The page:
With Erlich, Gilfoyle, and Dinesh looking to dethrone Richard while Jared remains loyal, one forgotten player remains absent: Big Head. Born Nelson Bighetti (Josh Brener), Big Head has been Richard’s best friend from the beginning of their time in the Valley together, but his woeful incompetence rendered him dead weight for the startup in the first season and ultimately lost him his shares and role in the company.

“Big Head is a man with zero purpose,” Dinesh said in the “Silicon Valley” pilot episode, unknowingly while Big Head was in the room. Later, upon the discovery that he had, in fact, overheard: “I mean, we all called him a great guy, but he didn’t overhear any of that.”

Yet since being dropped, Big Head has remained the show’s most perplexing X factor, with Hooli touting him as the brains behind Richard’s revolutionary algorithm as a diversion, even landing him on the cover of “Wired” as the future of the industry. Big Head will remain a mystery for the foreseeable future in season 4, but the power he holds in his enigmatic status serves as a commentary on the industry writ large.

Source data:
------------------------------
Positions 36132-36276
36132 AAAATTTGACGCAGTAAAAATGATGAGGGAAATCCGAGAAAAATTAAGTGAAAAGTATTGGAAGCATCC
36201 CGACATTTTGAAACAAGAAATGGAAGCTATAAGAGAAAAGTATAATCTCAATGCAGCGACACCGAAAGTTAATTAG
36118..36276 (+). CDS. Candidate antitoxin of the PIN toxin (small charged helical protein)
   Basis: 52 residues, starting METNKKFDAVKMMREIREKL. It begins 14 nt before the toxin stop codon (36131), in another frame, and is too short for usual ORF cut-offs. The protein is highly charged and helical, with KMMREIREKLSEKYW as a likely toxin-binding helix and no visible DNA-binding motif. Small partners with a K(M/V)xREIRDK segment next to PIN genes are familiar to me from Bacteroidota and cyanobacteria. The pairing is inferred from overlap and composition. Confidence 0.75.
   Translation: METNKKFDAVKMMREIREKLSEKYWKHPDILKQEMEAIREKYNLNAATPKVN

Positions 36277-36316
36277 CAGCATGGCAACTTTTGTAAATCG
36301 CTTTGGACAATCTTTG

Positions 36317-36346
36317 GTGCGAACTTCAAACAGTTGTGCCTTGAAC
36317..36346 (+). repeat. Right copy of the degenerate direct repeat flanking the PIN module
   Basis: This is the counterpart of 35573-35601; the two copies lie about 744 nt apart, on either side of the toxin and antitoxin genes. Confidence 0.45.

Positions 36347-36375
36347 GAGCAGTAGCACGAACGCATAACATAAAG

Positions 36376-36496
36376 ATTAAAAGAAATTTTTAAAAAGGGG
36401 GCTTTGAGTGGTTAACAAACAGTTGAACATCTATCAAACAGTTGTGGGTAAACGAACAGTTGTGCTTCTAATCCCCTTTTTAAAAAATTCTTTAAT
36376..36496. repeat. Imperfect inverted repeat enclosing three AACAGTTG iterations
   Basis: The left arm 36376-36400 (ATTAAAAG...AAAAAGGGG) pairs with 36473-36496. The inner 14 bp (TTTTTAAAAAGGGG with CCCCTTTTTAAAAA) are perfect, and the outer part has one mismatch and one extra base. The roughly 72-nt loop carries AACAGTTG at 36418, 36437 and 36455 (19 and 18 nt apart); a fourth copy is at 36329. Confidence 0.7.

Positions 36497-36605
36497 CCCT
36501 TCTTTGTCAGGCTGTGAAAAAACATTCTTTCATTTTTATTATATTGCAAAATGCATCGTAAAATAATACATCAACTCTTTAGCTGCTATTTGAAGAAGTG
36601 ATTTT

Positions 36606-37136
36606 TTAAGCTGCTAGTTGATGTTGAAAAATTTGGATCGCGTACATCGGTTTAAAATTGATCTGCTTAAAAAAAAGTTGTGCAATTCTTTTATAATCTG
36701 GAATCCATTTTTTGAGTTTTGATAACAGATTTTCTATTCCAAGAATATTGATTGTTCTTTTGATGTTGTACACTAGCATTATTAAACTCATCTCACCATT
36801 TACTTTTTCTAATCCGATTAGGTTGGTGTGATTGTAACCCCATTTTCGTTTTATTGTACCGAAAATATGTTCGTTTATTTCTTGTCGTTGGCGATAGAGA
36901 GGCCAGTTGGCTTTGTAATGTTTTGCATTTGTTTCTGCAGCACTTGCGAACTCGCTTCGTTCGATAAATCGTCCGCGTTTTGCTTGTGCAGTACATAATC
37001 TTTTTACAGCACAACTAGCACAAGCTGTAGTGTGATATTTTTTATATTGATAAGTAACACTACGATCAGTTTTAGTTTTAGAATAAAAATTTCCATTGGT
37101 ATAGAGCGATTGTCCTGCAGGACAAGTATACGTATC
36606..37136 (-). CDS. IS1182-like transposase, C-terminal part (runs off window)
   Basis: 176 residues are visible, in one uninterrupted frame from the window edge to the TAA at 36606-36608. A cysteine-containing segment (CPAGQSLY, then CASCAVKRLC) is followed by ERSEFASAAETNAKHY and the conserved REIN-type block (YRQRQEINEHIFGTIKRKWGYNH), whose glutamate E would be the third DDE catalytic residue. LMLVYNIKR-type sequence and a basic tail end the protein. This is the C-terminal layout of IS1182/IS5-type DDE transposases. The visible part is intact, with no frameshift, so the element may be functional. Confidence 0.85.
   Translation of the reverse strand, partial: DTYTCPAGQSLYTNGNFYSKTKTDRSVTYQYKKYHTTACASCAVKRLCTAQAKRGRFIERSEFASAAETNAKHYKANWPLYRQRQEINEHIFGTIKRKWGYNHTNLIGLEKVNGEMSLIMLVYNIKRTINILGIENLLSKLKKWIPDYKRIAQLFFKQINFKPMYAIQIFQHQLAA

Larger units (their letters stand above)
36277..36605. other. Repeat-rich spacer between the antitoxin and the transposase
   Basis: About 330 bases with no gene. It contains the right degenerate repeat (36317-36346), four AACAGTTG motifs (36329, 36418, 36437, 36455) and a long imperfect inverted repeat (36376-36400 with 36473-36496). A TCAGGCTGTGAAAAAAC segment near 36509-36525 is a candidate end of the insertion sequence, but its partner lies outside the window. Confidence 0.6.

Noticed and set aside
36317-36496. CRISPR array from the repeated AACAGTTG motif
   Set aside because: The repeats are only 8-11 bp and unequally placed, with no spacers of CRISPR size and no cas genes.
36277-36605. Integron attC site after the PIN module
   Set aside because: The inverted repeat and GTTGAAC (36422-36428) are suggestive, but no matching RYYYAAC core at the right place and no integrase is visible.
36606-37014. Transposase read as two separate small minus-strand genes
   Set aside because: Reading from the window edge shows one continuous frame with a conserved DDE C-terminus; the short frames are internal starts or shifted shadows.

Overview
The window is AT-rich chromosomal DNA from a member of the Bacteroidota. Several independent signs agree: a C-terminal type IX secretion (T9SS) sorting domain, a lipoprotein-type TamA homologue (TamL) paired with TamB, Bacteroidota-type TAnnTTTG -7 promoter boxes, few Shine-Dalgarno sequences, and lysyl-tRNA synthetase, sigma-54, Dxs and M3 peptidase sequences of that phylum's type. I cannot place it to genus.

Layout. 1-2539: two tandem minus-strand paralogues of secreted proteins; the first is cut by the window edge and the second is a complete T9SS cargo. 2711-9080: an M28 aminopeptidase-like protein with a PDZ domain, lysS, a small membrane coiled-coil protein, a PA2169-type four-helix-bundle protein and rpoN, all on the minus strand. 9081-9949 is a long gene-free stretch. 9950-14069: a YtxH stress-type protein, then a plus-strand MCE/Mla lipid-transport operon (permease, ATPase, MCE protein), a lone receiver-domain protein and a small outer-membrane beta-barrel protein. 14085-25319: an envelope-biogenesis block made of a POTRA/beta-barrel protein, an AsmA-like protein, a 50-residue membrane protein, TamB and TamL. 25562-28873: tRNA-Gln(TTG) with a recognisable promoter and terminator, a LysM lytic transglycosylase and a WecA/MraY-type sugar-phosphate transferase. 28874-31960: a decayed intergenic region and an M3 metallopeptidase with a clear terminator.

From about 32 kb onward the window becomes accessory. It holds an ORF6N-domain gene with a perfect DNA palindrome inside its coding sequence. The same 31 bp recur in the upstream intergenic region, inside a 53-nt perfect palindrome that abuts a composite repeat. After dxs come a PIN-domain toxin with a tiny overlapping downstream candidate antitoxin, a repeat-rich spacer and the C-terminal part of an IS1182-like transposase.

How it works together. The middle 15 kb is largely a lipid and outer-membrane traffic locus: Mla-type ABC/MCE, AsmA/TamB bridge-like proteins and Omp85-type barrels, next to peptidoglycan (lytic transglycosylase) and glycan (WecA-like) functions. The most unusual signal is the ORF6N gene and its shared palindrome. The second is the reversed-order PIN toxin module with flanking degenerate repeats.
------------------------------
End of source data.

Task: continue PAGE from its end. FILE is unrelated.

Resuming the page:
While the employees of Pied Piper know that Big Head is mediocre in coding and possesses no beneficial skills in any other aspect of the business, his vague do-nothing position at Hooli and inflated salary made him the next “it kid” in the area, which is of course funny in the show, but also all too true in real life.

Furthermore, the sinister nature of other characters in the show, like Russ Hanneman or cutthroat Hooli CEO Gavin Belson (Matt Ross), is revelatory of contemporary figures in the Valley like Uber CEO Travis Kalanick. Part of the intrigue surrounding the show in the industry itself is who exactly is being spoofed in each instance—Richard as Mark Zuckerberg, the late Peter Gregory (Christopher Evan Welch) as Peter Thiel, and Erlich Bachman as Sean Parker, to name a few.

“Silicon Valley” does not skirt sexism or other kinds of injustices in the industry. Rather, it shows them as blatantly as possible, eliciting just as many cringes as it does laughs. The arbitrary and absurd nature of the show’s plot doesn’t differ significantly from the trajectory of many companies, and more importantly, its fictional world offers a less cluttered façade than the real-life companies. So the next time you open your latest app or look for a new gadget, take a second and wonder how logical the worth behind the fetishized object really is, and who’s really being lampooned.

Jake Lahut can be reached at jlahut@wesleyan.edu and on Twitter @JakeLahut.